The Long Journey

To get through the hardest journey we need take only one step at a time, but we must keep on stepping.

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Kate + Henry, 2005

Our morning began with a flurry of passing time, one which required me to locate a missing shoe and sign a permission slip with seconds to spare.  As always, it’s a constant race against time.  Once we pull up at the school campus, Henry pops out of the car, flips open the hatch to retrieve his sister’s backpack and lunch box.  Taking care of his sister is what he loves to do.

Once we arrive at Alison’s class, Henry leaves her with a hug and an “I love you.”  We repeat this at the next juncture, Henry’s classroom.  Another hug and an “I love you,” and Kate is on her way to her classroom down the hallway.  Our days unfold in this predictable manner, and yet each time, my heart tugs a bit to see the love and affection from my Henry.

My sweet, sweet Henry.  And did you know that experts say that those on the spectrum avoid personal contact and affection?  But Henry?  He’s defied that stereotype.

He’s an anomaly.

He’s also sandwiched between two strong-willed, determined sisters.  Like bookends, their wants and wishes usually get pushed to the forefront, and Hank and I find ourselves in a most impossible place.  We spend most of our days trying to juggle the lives of two “typical” children with Henry’s not-so-typical life.   His days are filled with speech, RSP, occupational therapy, tutoring, swimming (at an occupational clinic).  In comparison, the girls’ lives are seemingly so easy and effortless.   There’s incredibly athletic Alison who can shoot a free throw just as easily as she can ace an exam.  And then there’s Kate who, at age 5, is writing and reading, and most recently she’s started cursive writing.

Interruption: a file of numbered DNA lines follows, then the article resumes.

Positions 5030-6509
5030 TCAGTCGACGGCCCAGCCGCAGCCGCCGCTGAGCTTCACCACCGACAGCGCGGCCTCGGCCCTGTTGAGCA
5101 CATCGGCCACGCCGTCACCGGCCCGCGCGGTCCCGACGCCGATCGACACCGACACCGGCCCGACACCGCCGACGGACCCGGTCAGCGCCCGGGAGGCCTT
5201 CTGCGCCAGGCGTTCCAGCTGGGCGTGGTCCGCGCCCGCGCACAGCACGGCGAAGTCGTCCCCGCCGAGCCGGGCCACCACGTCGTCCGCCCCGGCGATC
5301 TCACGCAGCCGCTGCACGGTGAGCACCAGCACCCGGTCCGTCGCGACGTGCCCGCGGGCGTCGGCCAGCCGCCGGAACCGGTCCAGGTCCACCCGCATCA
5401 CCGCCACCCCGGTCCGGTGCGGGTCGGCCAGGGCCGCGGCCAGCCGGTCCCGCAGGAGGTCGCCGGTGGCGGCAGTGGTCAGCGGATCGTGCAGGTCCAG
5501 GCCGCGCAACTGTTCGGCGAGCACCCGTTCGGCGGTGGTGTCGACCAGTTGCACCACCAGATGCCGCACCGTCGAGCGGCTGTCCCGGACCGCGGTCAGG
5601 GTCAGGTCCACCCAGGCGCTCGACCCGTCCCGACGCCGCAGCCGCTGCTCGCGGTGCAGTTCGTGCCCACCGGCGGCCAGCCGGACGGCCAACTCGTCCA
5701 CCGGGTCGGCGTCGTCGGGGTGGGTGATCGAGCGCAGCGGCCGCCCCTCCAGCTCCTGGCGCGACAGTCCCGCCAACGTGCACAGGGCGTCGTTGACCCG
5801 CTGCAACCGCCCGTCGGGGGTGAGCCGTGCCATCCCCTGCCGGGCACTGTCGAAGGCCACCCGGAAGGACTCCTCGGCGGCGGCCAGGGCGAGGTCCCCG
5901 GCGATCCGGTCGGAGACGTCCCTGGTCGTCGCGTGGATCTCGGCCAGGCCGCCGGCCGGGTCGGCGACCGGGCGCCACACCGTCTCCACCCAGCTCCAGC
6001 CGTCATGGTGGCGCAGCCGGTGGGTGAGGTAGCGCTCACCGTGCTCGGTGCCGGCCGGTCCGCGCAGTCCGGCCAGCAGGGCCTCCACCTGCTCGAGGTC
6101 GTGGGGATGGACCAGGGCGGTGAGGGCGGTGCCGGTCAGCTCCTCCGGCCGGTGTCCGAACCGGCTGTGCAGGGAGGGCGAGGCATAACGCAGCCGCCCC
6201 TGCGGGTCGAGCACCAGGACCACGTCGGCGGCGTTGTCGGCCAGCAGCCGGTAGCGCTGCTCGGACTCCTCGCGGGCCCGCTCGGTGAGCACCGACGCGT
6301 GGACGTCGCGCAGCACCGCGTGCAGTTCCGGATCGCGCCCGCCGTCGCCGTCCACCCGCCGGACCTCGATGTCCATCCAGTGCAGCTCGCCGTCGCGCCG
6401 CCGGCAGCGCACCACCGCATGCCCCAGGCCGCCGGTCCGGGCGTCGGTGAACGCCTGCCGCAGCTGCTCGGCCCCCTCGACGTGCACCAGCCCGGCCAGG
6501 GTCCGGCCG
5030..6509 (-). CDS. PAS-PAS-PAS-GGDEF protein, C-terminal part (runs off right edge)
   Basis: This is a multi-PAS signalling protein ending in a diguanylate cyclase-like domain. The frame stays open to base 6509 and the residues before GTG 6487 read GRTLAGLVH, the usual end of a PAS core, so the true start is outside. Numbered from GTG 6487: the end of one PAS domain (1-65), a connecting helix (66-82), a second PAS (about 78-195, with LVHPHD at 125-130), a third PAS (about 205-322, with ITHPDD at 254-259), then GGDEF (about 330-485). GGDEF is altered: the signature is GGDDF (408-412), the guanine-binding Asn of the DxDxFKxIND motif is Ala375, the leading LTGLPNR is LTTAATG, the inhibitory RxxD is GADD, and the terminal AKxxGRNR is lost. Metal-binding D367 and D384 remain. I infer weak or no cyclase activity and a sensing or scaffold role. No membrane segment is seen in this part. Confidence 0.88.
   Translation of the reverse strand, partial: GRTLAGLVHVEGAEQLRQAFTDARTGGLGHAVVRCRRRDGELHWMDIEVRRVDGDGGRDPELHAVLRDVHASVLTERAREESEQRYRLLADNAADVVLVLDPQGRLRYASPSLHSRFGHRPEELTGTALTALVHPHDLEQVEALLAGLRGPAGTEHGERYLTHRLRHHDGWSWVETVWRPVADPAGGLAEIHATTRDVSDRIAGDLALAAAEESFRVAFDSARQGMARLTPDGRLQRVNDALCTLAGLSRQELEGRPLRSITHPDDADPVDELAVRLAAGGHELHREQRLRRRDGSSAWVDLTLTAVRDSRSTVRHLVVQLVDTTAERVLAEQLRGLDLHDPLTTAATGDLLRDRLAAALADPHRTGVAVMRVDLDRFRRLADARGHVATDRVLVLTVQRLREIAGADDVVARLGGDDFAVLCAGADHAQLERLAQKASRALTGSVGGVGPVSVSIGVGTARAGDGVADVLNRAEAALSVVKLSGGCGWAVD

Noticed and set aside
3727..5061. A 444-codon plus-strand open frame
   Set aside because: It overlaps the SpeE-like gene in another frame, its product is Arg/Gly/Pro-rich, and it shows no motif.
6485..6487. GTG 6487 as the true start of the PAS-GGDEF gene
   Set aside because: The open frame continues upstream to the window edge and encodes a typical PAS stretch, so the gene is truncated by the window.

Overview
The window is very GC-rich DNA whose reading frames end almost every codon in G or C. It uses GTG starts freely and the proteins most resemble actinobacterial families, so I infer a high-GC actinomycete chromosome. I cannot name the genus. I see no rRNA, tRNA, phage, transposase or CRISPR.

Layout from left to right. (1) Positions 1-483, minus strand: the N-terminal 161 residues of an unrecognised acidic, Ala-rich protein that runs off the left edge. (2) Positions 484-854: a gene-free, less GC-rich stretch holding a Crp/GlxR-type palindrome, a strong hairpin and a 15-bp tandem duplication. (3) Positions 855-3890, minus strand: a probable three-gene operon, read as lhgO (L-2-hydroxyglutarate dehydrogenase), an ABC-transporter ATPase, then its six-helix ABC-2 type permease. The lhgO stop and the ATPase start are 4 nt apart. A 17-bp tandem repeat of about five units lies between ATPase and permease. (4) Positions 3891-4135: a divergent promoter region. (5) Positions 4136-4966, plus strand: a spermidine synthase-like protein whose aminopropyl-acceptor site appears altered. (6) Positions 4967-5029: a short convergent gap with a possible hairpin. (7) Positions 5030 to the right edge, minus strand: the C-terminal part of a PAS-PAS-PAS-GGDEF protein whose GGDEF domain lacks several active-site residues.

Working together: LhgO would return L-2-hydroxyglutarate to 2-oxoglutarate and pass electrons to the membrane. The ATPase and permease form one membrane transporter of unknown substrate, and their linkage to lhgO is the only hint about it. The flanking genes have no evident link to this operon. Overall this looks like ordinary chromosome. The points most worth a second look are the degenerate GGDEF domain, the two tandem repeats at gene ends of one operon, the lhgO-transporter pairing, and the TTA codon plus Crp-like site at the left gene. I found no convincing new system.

And then there’s my son, the boy who climbs mountains every single day.

His days are full and busy, and most nights he goes to sleep exhausted from the day. Whether he’s being tutored or whether he’s working on his motor planning skills with his occupational therapist, he manages to keep fighting the fight. He’s the one who amazes me every day.

Never once have we uttered the word AUTISM to the girls, and even Henry doesn’t know he has a label.  He’s so much more than a title, and I refuse to have him pigeonholed into a definition.  A label wouldn’t demonstrate his affection for his sisters or the love he has for animals.  It would deny his sense of humor, his silliness, and his thoughtfulness.  (Did you know that most evenings, he thanks me for cooking? and offers me a compliment too?)  On rare moments, we see him as a typical brother as he pesters and teases his sisters, but most of the time he’s sweet Henry. He’s so much more than that stagnant label.

Despite these perfect moments, the ones that paint a glossy vignette, we find ourselves in a valley, a low point.  We’re doing everything we can to help Henry scale that mountain, but as with parenting any child, Hank and I are finding ourselves without a map.   We’re following our gut instincts, but lately most nights end with more questions than answers. Reaching that peak seems more challenging than ever, but we’re all in it for the long journey. Our Henry will keep fighting.

henryHenry, 2008

autism, henry, in my life

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